Review: San Andreas

Last Updated on August 5, 2021

PLOT: A series of earthquakes along the San Andreas fault spells disaster for California. With his daughter trapped in a devastated San Francisco, a Los Angeles Fire Department rescue copter pilot (Dwayne Johnson) and his estranged wife (Carla Gugino) set out to rescue her.

REVIEW: The popularity of disaster movies has always come and gone in waves. An early staple of the Hollywood Golden Age, after a long dormant period the genre became ultra fashionable in the seventies with movies like THE POSEIDON ADVENTURE, THE TOWERING INFERNO, EARTHQUAKE, etc, before having yet another comeback in the nineties with TWISTER, DANTE’S PEAK and most notably INDEPENDENCE DAY, which took the old seventies approach and married it to a sci-fi alien invasion flick. The director of that film, Roland Emmerich, soon turned disaster sagas into his “thing” but now he’s got competition with Brad Peyton‘s SAN ANDREAS, a movie which tries to be louder, goofier and more fun than Emmerich’s similar 2012.

For the most part, SAN ANDREAS succeeds, but it’s evidence of a real shift in disaster film-making. Hollywood seems reticent to make a really convincing disaster film, so when Emmerich’s movies or SAN ANDREAS comes along, the result is ultra campy and cartoonish. Unlike the seventies disaster movies, which were scary because most of them potentially could happen (especially the best of all of them, THE TOWERING INFERNO, which is based on the simple but chilling premise of people caught in a burning building with no way out), movies like SAN ANDREAS don’t want you to be scared. They simply want you to have fun watching the carnage in 3D making this part of a weird disaster-porn subgenre. Yet, as bizarre a trend as this is (which is a huge part of many superhero movies to the point it’s a cliche many of them now try to avoid) it can’t be denied that for what it is SAN ANDREAS is relatively good fun.

The disaster certainly is larger than life, with Los Angeles and San Francisco collapsing in an apocalyptic way, but Peyton spends very little time focusing on the aftermath of the carnage. The gore is kept to an absolute minimum, making this little more than a cartoon. Still, this approach makes the ultimate brainlessness of it all go down smooth. The story – as it is – is stripped to the bare bones. Basically, “mom and dad try to rescue their kid”. The twist – natch – is that dad is basically a superhero that’s too macho for tights and a cape. The premise is larger-than-life, and in the lead, so is Johnson. He looks like a kind of next-level human, making a bit where Gugino is divorcing him to go live with Ioan Gruffudd‘s wimpy businessman laughable. I mean, he’s THE ROCK., and not only that but he’s presented as almost completely without character flaws, although the idea that he’s essentially stealing his work emergency service helicopter to go on a personal mission is totally glossed over.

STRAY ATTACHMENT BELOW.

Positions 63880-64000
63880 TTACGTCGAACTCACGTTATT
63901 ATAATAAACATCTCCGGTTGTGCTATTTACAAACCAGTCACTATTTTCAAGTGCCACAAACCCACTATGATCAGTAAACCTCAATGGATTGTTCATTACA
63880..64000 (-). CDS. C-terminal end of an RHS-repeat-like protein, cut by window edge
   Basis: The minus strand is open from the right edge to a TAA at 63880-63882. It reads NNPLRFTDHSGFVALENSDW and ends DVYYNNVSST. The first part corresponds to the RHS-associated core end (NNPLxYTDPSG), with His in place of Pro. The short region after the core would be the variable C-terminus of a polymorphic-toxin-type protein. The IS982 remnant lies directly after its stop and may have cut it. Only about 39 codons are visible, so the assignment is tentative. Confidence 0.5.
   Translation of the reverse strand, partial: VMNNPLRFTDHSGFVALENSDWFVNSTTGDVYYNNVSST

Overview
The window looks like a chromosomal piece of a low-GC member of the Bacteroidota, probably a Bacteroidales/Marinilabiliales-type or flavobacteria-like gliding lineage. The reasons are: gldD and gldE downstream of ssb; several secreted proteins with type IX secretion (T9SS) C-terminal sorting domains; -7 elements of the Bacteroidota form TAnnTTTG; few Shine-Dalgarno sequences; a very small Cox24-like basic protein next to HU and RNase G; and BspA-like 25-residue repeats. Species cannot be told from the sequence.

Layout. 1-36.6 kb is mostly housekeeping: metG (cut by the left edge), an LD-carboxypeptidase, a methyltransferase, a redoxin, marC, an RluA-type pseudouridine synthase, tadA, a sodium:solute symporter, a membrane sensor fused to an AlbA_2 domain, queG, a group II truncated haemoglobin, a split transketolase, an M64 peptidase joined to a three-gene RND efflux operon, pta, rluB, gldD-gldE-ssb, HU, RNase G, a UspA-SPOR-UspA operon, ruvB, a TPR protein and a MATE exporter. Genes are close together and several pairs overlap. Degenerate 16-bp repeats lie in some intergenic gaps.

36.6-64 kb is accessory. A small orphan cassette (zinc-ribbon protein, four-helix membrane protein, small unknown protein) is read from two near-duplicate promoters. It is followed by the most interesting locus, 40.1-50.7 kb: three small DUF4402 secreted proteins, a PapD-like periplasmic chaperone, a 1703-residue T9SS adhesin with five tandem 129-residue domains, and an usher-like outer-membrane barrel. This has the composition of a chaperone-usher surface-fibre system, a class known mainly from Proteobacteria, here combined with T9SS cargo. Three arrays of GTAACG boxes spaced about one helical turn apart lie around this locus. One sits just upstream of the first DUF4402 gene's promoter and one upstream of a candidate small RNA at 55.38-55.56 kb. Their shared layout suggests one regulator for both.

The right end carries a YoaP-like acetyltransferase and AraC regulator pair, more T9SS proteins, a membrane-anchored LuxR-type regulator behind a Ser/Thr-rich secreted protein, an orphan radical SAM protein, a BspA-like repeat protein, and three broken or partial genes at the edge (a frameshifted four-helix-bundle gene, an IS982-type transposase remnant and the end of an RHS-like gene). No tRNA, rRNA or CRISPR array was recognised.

Johnson really is the movie’s biggest asset, even more than the admittedly impressive 3D visuals, although as sharp as they are it’s nothing you haven’t seen before. Johnson’s charisma and likability sells the film right from the get-go. Gugino and him make a solid pair, with the two of them having worked together a few times before giving them a good dynamic. Alexandra Daddario is also a good choice to play the college age daughter. She’s very likable and a bit of a heroine in her own right and the filmmakers waste no opportunity to use 3D to showcase her extreme good looks, with her being introduced in an oogle-worthy scene wearing a black bikini, while most of the third act has her stripped to a wet t-shirt. Hey, I’m not complaining.

One area the film falls short in is the ensemble aspect. That was always the thing I looked forward to most in disaster movies, but Johnson and his family are the total focus here. Paul Giamatti is around for a bit of exposition as the Cal-tech professor who predicts the quakes, while Gruffudd is quickly written off as a sleaze whose demise you’ll be anticipating from his introduction. Daddario gets a love interest in Hugo Johnson-Burt sporting an extremely plummy English accent, while Game of Thrones’ Art Parkinson plays his younger brother, who naturally is in constant jeopardy.

Obviously, you’re not going to walk into SAN ANDREAS expecting an especially inspired or sophisticated piece of entertainment. For that, go see FURY ROAD (again – and yes, you should). But, if you don’t mind shutting your brain off for 110 minutes, SAN ANDREAS is goofy, cheesy fun even if it’s not quite as fun as the classic seventies disaster movies its imitating.

San Andreas



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About the Author

Chris Bumbray began his career with JoBlo as the resident film critic (and James Bond expert) way back in 2007, and he has stuck around ever since, being named editor-in-chief in 2021. A voting member of the CCA and a Rotten Tomatoes-approved critic, you can also catch Chris discussing pop culture regularly on CTV News Channel.